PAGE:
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Wearables to Ship 133 Million Units This Year
Wearable devices will see 15.9 percent growth this year, selling 132.9 million units, according to a new forecast from International Data Corp. (IDC). Throughout the forecast, the market will see a compound annual growth rate (CAGR) of 13.4 percent, reaching 219.4 million shipments in 2022.
"Consumers are finally starting to understand and demand the utility of a smartwatch," said Jitesh Ubrani senior research analyst for mobile device trackers at IDC, in a prepared statement. "At present, fitness uses lead by a mile but mobile payments and messaging are starting to catch on. The addition of cellular connectivity is also starting to resonate with early adopters and looking ahead the emergence of new use cases like music streaming or additional health sensors will make cellular connectivity pivotal to the success of the smartwatch."
Basic wristbands will lead the market this year, with a 35.9 percent share of the market and 47.7 million shipments. The category will also see the lowest growth rate throughout the forecast period, however, at just 0.3 percent, to finish with 48.2 million shipments and a market share of 22 percent in 2022.
Smartwatches will see 43.6 million sales this year for a share of 32.8 percent. Throughout the forecast, the category is predicted to experience a CAGR of 17.9 percent to grow to 84.1 million sales in 2022, though market share for the category will decline slightly to 38.3 percent.
"Over half of all smartwatches in 2017 were shipped by Apple, and while the company will maintain its lead in this category, competing products from the likes of Fitbit, Garmin and all the Wear OS (previously Android Wear) vendors will gain traction over time," according to an IDC news release. "Another growing sub-segment within this category are smartwatches dedicated to kids, though these will largely be relegated to China. Smartwatches are also expected to have the highest average selling price and are forecast to account for more than two-thirds of the dollar-value of the entire wearables market."
Basic watches will experience a CAGR of 16.4 percent, as shipments grow from 32.4 million this year to 59.4 million the year the forecast ends, but the category's market share will see a more modest growth, improving from 24.4 percent this year to 27.1 percent in 2022.
Basic watches "face challenges as vendors have struggled to educate users around the benefits of these devices," according to IDC. "Many consumers still view these devices as timepieces rather than as wearables that are part of a larger ecosystem and as a result IDC expects this category to remain secondary to their smarter counterparts."
Earwear will see the fastest growth throughout the forecast, with a CAGR of 48 percent, though it's starting out with a meager 2.8 million shipments this year and a market share of just 2.1 percent. By 2022 those numbers are projected to be 13.3 million and 6 percent, respectively.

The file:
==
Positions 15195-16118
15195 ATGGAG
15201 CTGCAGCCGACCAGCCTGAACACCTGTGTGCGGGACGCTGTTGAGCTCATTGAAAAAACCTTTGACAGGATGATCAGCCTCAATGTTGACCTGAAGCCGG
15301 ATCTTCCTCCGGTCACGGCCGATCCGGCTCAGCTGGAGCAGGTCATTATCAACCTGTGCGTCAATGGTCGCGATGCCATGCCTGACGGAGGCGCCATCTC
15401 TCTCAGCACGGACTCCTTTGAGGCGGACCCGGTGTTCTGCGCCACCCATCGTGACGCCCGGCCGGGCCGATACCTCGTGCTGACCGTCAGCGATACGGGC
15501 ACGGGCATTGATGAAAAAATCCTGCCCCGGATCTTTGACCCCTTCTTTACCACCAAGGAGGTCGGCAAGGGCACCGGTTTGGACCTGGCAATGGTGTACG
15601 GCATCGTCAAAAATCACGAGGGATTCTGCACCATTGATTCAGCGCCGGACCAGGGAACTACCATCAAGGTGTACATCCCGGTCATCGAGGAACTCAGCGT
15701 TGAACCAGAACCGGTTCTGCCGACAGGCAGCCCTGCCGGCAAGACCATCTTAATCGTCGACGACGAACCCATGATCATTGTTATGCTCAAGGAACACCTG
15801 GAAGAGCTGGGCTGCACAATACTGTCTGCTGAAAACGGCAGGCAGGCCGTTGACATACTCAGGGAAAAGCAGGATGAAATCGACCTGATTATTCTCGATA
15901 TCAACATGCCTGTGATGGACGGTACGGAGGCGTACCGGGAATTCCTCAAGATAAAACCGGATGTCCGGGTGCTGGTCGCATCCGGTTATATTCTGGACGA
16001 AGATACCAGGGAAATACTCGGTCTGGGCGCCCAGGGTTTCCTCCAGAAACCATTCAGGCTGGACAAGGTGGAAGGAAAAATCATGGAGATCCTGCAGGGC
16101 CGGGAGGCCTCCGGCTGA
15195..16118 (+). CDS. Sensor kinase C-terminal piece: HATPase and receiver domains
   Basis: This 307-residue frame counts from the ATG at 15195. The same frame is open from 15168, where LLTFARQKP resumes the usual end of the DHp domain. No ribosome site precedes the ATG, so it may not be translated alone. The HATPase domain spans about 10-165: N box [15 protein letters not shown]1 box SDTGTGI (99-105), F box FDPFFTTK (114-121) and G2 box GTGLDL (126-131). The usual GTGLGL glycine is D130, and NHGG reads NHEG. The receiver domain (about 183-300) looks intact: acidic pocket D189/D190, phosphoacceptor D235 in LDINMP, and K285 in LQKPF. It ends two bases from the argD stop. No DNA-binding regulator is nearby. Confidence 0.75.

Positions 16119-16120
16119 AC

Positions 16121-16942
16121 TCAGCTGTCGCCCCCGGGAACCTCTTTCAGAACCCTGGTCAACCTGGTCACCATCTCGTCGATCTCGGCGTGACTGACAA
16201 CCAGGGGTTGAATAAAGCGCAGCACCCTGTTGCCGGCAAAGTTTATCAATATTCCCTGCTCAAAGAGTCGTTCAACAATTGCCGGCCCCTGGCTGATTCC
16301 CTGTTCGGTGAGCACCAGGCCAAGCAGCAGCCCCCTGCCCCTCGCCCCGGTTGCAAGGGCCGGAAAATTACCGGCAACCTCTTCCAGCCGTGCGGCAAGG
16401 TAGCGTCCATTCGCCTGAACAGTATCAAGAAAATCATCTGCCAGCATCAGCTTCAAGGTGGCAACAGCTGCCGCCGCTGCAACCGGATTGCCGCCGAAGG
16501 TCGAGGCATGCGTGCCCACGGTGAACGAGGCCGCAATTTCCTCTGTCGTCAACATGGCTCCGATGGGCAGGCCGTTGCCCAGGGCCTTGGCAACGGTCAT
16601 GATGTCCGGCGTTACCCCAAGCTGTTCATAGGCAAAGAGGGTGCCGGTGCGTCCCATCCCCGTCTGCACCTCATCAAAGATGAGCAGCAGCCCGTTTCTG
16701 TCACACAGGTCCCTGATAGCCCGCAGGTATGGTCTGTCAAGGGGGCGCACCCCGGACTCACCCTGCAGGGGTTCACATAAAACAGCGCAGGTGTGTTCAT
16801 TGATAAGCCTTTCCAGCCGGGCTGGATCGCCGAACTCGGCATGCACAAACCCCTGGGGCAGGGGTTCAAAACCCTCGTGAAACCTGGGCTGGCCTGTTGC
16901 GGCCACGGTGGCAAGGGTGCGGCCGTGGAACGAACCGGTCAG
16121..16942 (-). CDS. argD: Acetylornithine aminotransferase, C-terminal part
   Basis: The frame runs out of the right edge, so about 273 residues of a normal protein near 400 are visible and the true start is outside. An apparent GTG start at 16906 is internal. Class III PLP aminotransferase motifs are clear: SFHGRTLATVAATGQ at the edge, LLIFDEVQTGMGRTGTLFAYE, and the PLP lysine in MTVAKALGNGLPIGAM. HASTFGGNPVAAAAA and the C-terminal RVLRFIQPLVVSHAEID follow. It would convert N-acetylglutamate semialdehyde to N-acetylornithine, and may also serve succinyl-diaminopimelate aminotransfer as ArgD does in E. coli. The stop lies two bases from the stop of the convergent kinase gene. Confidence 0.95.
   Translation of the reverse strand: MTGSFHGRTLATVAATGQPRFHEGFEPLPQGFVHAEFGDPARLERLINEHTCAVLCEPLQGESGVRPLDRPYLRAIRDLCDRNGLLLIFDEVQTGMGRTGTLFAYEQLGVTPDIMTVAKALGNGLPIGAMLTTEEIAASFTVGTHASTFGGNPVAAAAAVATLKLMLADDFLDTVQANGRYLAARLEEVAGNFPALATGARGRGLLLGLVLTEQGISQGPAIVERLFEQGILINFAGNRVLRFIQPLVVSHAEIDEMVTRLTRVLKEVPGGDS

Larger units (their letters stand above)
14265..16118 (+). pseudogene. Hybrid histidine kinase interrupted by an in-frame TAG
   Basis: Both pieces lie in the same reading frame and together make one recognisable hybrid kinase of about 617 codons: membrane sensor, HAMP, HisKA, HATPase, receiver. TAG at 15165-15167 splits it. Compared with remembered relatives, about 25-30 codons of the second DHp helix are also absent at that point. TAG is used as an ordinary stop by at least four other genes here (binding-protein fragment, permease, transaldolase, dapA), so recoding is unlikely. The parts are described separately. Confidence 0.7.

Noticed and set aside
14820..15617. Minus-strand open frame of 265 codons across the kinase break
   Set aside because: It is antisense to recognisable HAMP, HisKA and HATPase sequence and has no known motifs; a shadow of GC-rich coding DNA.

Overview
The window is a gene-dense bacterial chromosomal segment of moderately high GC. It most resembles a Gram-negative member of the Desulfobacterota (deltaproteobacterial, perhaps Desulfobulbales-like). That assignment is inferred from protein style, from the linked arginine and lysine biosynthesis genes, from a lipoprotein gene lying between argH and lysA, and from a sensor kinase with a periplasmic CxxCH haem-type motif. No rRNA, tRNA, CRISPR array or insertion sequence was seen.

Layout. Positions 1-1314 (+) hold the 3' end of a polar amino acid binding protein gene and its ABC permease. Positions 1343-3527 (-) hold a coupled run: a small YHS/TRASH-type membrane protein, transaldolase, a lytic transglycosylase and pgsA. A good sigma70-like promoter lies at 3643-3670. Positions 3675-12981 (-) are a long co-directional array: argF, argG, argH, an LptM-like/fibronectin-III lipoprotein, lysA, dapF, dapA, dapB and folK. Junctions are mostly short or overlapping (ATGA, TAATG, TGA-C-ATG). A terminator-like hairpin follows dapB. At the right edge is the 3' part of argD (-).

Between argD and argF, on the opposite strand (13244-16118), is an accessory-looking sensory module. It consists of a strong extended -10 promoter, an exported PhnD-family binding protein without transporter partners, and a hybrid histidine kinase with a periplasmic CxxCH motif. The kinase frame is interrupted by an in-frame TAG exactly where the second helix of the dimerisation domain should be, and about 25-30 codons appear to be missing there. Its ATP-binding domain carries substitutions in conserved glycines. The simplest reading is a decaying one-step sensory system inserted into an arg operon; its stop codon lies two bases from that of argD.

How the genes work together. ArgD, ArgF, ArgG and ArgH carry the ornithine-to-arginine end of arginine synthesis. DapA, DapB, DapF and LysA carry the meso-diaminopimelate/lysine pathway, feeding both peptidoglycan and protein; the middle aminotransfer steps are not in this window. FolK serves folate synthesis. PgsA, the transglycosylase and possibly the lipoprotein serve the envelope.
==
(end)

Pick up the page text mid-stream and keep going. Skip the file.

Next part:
"With the rise of smart voice-enabled assistants, hardware developments from chip makers like Qualcomm, and the growing popularity of wireless headphones, IDC anticipates this form factor to be the most popular outside of wristbands and watches," according to a news release.
Clothing will come in second in terms of CAGR at an even 30 percent, though it also comes in next to last among the five major categories in terms of 2018 shipments with 4.1 million projected and a 2018 market share of 3.1 percent. In 2022 that growth will lend the category 11.6 million shipments and an improved market share of 5.3 percent.
"To date," according to IDC, "this category has been driven by step-counting shoes from the likes of Li-Ning or Under Armour that mostly cater to average consumers. However, going forward, IDC anticipates other niche brands to start gaining traction as they target professional athletes or enterprise workers in hazardous environments."
All other devices, as a category, will see a modest growth in number of devices sold, impriving from 2.4 million units this year to 2.8 million sales in 2022, but will see their market share decline from 1.8 percent to 1.3 percent over the same period.
"The others category, devised of lesser known wearables, such as those that can be clipped to different parts of the body or head-worn devices like the Muse headband, or even smart wristbands (ones that can run third-party apps), is expected to maintain a very small portion of the overall market," according to information released by IDC. "The non-standard form factors will make these devices a tough sell to the mass market, but their ability to cater to very specific needs may make them a somewhat lucrative business."
Joshua Bolkan is contributing editor for Campus Technology, THE Journal and STEAM Universe. He can be reached at email@example.com.